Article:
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Booka Shade, Avalon Hollywood, July 26

LA Weekly
July 28, 2008 8:13 AM
Text and photos by Dennis Romero

It’s a relatively new medium boxed in by opposing conventions: rocking out versus remaining faithful to the linear, lockstep groove of the modern dance floor. Few – perhaps Kraftwerk, the Chemical Brothers and the first incarnation of Deepsky – have breached the envelope. We’re talking, of course, of live electronic music – an oxymoronic pursuit to some. On Saturday the Berlin nu-tech duo Booka Shade took its live show for a second time to a packed house at Avalon Hollywood, sincerely attempting to put a fresh spin on its two-album catalog that includes its sublime spring release, The Sun & the Neon Light. Did beautiful, cobalt grooves emerge as Arno Kammermeier and Wlater Merziger sweated over two laptops, a digital drum kit and several synthesizers and sequencers? Of course. Who could resist the bittersweet, voice-box serenade of of its latest single, “Charlotte,” or the melancholic break-house of one of its first breakout tracks, “Night Falls”?

And still, Booka Shade struggled to connect with a packed dance floor filled with Armani Exchange-sporting beefcakes and 40-year-old Chinese grandmothers modeling Forever 21 miniskirts and $10,000 Rolexes. Avalon’s Saturday homage to the DJ, “Avaland,” was celebrating its fourth anniversary. To be frank, it was a bacchanalian crowd, riding a nonstop wave of bubbly, tech-house rhythms in the hours before Booka took the stage at 1:20 a.m. The minimalist DJ trio Droog warmed up the floor and fed it a protein rich diet of bubbly bass and piercing percussion. Booka Shade tried to keep up the pace with a mostly sequenced, back-to-back series of beat-matched tracks – DJ-style. And still, it’s hard to absorb the breadth of a brilliant remix such as M.A.N.D.Y. vs. Booka Shade feat. Laurie Anderson’s “Oh Superman” when clubland is listening with its feet but ignoring its other senses. The dance floor is blind, and live electronic acts have been struggling for 30 years to open its eyes.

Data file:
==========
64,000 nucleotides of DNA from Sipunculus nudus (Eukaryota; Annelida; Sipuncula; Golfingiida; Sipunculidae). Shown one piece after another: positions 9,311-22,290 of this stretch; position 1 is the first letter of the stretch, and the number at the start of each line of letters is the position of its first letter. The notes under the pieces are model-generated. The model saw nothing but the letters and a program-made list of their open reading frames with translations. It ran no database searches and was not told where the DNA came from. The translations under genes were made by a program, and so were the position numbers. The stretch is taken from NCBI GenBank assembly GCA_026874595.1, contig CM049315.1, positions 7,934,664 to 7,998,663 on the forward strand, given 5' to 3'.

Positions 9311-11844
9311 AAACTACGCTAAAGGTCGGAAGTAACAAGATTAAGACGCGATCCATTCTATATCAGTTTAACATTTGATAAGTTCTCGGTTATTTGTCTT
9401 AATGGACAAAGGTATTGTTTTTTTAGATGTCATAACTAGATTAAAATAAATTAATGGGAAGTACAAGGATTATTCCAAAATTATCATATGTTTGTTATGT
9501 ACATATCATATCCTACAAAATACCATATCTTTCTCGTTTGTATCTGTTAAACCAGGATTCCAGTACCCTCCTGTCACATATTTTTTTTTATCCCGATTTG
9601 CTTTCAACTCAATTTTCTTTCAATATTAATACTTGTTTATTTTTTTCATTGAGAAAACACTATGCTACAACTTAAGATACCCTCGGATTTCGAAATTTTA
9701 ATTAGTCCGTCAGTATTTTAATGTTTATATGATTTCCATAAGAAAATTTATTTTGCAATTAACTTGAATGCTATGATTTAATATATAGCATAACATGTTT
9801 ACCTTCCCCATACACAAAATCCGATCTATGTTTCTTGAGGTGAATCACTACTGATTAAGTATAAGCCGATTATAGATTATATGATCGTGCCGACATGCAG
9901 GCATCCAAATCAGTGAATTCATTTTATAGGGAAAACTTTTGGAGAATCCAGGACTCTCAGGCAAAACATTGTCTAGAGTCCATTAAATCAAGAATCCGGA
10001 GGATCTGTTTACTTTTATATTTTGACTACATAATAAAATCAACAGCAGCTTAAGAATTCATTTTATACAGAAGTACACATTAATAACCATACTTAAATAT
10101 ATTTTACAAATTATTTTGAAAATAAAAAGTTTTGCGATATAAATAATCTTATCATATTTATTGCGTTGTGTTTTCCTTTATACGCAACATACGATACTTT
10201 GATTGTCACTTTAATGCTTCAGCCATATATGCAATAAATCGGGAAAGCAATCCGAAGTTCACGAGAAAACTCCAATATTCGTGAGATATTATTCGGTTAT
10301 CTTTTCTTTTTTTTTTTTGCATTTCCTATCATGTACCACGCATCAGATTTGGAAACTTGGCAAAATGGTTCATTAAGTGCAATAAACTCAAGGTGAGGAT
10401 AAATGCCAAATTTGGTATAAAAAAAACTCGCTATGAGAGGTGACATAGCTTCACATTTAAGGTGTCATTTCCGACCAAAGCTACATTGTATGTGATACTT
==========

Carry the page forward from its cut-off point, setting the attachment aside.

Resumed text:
The black-clad Booka duo pounded on drum pads and shouted at the audience with glee, but it’s clearly tough to rock a crowd of rollers. The audience – slave to the rhythm – was just being human; we all get hypnotized by a heartbeat. Still, it’s hard to blame Booka Shade for this disconnect, especially when it’s tried so diligently to find a place between 20th century stage pop and postmodern e-music. Danish techno sensation Trentemoller has had the same problem – translating the nuances of artistic techno for audiences that want it harder, faster and longer than a porno director.

When I interviewed Kammermeier last year, he was proud to point out that Booka Shade refried and remixed its songs during live shows, so that each appearance was unique – “always with a different arrangement.” Few at Avalon Saturday seemed to notice, and the duo got its biggest reactions from its tried-and-true staples. “Let’s see if you know this one,” Kammermeier announced as the pair kick-started its last track of a one-hour set. It was “In White Rooms” and, on cue, the crowd went a little wild – at least until the DJ came back on.


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Dennis Romero

Dennis Romero is a Southern California journalist who has covered popular culture, youth culture, raves, ecstasy, marijuana, electronic dance music, surfing, the housing crisis, wealth disparity, crime and other topics extensively in the span of 25 years. He participated in the Los Angeles Times' Pulitzer Prize-winning coverage of the L.A. riots. Before joining in 2018 as daily contributor he worked as a 40-stories-per-month staffer at LA Weekly. He's also been a recent contributor to the op-ed pages of the Los Angeles Times. His work as also appeared in the New York Times, Rolling Stone, and the Guardian. He's been on the feature writing staffs of the Los Angeles Times, the Philadelphia Inquirer and Emmis Publishing's Ciudad magazine. He's appeared on CNN, Investigation Discovery and Reelz multiple times to speak about stories he's covered. He's participated in panel discussions organized by Zocalo Public Square, the National Hispanic Media C

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